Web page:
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Resources for Hematology Fellows

Resume Writing for Scientists

Congratulations on getting ready to take the next step in your scientific career. While we are all trained (more or less) on how to switch academic positions, we are not as well-prepared to transition to industry. Some basics to keep in mind: PhD plus years of experience refers to the postdoctoral experience. Scientist positions are attainable after graduate school, senior scientist positions are possible after some postdoctoral experience, and assistant director positions are generally filled from within industry and rarely from academia, unless you already hold an independent faculty position.

In anticipation of making the transition out of academics, you will need to transform your curriculum vitae (CV) into a resume, with the ultimate goal of getting an interview. Don’t worry about listing all your articles and grants in detail as you would in an academic CV. Instead, a good resume focuses on providing information that will interest your potential hiring manager, such as how you developed collaborations and leveraged your skills, teams you worked on during your academic training, your contributions to your team’s success, and major accomplishments during that time.

The first stop for your resume will likely be a computer scan, which will check for keywords related to the job posting. For example, if a senior scientist position mentions a requirement of “PhD plus four years of experience,” then the software will look for the terms “education,” “PhD,” and “2014” or some year before that, within proximity to each other. Many companies use this technology to vet the initial deluge of applications. You may be asked to upload an unformatted text-only version that is easier for the software to understand.

After the software check, your formatted resume will make its way to either the human resources department or the actual hiring manager. Eye-tracking studies show most people spend 10 to 30 seconds scanning a resume in an F-shaped pattern: They read the top of the page, read across immediately below, and then down the left-hand margin. Put your most important information (name, education, skills, and experience) here. Illegible fonts, confusing jargon, abbreviations, grammatical errors, and misspelled words make your application harder to read and less likely to impress.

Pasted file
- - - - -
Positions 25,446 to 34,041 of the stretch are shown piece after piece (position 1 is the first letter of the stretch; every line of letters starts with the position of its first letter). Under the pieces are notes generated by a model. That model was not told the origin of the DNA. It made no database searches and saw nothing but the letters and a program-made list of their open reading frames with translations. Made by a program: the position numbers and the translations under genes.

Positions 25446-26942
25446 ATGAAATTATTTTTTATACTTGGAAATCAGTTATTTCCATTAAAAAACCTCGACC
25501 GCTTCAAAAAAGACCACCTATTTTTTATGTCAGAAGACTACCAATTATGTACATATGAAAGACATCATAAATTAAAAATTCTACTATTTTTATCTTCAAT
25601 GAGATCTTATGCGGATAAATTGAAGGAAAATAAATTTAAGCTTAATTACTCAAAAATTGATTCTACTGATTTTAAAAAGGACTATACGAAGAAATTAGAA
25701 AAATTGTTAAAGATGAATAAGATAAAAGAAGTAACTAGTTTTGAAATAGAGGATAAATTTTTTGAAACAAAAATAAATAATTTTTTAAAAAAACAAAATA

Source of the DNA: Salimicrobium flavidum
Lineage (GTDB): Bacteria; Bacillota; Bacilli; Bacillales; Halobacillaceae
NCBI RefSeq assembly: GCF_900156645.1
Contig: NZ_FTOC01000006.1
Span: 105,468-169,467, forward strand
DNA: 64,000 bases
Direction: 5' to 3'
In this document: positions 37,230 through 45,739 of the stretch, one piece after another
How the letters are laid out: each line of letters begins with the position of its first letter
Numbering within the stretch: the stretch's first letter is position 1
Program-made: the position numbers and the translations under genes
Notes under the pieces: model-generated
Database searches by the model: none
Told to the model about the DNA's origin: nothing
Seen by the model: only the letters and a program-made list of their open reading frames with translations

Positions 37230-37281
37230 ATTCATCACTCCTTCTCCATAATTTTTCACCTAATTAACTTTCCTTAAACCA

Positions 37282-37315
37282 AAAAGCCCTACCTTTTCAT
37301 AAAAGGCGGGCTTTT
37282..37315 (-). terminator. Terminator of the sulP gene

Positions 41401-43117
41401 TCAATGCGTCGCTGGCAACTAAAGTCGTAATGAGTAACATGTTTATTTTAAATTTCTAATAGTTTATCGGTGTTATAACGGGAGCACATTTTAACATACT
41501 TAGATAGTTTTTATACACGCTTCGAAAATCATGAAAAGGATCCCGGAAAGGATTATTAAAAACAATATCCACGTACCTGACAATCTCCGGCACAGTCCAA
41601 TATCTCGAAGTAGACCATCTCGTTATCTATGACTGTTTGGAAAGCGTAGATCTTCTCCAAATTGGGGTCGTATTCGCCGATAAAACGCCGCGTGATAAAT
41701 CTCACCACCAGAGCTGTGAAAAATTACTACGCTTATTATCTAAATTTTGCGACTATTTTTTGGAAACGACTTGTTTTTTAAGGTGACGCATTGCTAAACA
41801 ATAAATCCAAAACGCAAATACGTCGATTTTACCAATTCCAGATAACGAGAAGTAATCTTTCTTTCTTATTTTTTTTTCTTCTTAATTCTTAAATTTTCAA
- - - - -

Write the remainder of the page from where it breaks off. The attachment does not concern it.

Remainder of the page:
Your name and contact information should be featured prominently at the top of the page. Do not include a headshot. As for your contact address, while your institution email is an appropriate option, you may want to use a professional-sounding personal address to ensure privacy.

List key skills and education history in bulleted lists close to your name and contact information. Key skills should relate back to the language in the job posting. Consider listing the year you received your final degree; although no other dates are necessary, including undergraduate degree completion year will make it easier for potential employers to guess your age.

The heart of your resume is your previous work experience including positions/titles, institution(s), and dates. Try not to leave gaps in your work history. As for formatting this section, judicious use of bolding, underlining, and indentation are good ways to visually guide the reviewer through your most relevant positions. Bulleted lists with your responsibilities and accomplishments are preferable to paragraphs as they are easier to read or scan.

My biggest challenge in formatting my resume was determining what to do with my publications and conference presentations. After some experimentation (I am a scientist, after all), I landed on simply listing the journal title or conference and whether I was first author, coauthor, or invited to give a talk. For example: “co-authored manuscript in Blood” or “invited oral presentation at the 2017 ASH Annual Meeting.” Include any experience with software or coding language (Python, R, etc) or specialty hardware (microscopy, flow cytometry, etc).

The path to a great resume starts with a bad one. Keep revising your resume until you feel it presents you as the best candidate for the job, and always remember that persistence is key. Good luck!